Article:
The Greens/EFA group welcomed today a report criticising the lack of integration of gender concerns in policies and programmes for sustainable development. The role of women in the green and sustainable economy is often underestimated or ignored completely in international and EU wide programmes. As a result, we risk exacerbating existing inequalities as we tackle the economic and climate crises.
A gender perspective is crucial to avoid making existing inequalities even worse. Green MEP Raul Romeva raised the issue of how women and men are affected differently in his report on gender aspects of the economic downturn and financial crisis. The second wave of the crisis hit the mostly female-dominated retail, services and tourism sectors in which jobs are likely to be less secure. As the move to a low-carbon economy will create a huge demand for skilled workers, we must ensure that women have equal access to the sectors that will be crucial in this recovery.
In this new report, Member States are urged to develop action plans to encourage more women to choose careers within fields of engineering, natural science and IT. Women's entrepreneurship in the green economy must also be encouraged. Our group has worked hard on Greening the Labour Market, emphasising the importance of Green jobs for women and greening the economy in the context of the EU 2020 strategy. Green MEP Elisabeth Schroedter's report on the jobs potential of the sustainable economy put forward concrete recommendations to this end and emphasised the jobs potential overall. Our study on the Gender Dimensions of the Green New Deal also examined how this can be done across the economy as part of its move to a more sustainable path.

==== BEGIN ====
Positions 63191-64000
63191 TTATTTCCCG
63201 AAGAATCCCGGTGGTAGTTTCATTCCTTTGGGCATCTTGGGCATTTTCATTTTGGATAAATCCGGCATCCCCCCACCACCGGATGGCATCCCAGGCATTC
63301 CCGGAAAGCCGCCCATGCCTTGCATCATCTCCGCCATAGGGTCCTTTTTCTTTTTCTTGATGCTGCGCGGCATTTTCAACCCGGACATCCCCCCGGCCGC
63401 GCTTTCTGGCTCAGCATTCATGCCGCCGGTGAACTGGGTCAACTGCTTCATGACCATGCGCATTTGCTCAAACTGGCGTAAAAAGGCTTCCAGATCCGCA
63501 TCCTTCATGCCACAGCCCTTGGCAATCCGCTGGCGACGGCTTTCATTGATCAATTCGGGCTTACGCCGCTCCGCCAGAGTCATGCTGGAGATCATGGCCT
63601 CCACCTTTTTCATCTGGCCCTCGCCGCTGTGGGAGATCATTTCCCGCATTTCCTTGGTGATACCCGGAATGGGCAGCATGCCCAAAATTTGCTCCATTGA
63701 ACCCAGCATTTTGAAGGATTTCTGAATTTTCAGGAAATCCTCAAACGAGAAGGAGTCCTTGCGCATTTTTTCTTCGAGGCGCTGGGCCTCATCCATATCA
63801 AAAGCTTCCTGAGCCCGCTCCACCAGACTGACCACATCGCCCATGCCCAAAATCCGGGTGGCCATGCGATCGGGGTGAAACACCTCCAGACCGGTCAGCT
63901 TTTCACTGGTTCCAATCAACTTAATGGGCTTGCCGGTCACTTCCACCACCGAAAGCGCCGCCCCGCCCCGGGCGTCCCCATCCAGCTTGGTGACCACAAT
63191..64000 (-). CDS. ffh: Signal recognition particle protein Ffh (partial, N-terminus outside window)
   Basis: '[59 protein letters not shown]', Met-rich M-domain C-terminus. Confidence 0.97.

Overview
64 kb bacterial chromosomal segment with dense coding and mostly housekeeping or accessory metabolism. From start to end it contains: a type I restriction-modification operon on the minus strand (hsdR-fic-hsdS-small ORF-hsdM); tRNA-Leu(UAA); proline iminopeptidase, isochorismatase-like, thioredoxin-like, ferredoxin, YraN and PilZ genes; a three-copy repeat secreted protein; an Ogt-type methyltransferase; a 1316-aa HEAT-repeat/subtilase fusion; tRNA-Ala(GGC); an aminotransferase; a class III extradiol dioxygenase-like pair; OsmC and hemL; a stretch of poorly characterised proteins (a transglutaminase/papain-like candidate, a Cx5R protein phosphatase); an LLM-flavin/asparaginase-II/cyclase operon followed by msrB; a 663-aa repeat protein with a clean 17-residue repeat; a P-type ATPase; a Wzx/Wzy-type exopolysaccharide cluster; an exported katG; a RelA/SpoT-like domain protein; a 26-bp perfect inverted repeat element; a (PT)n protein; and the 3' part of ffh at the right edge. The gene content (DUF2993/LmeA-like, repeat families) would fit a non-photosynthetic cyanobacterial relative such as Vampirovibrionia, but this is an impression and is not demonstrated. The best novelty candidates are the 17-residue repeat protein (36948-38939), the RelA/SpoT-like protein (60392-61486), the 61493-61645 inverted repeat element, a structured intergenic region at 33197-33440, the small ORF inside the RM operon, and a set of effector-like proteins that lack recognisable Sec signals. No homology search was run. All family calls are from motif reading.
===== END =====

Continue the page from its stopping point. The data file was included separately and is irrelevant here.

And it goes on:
The report also calls on the Commission to systematically include gender-equality perspectives in environmental policies at all levels. The absence of such a perspective can only increase gender inequality. For example gender equality is a critical component of responses to climate change at all levels. At first glance, it might seem unintuitive to link climate change and gender issues. However, as the report by Green MEP Nicole Kiil-Nielsen and our essay contest on women and climate changed show, since societies still largely rely on gendered roles and responsibilities, both sexes are affected differently by it.
These three reports go some way towards gender mainstreaming and the creation of policy that actively fights inequality rather than exacerbating it. We will continue to push for this perspective to be included in the future so that the recovery is truly a green one.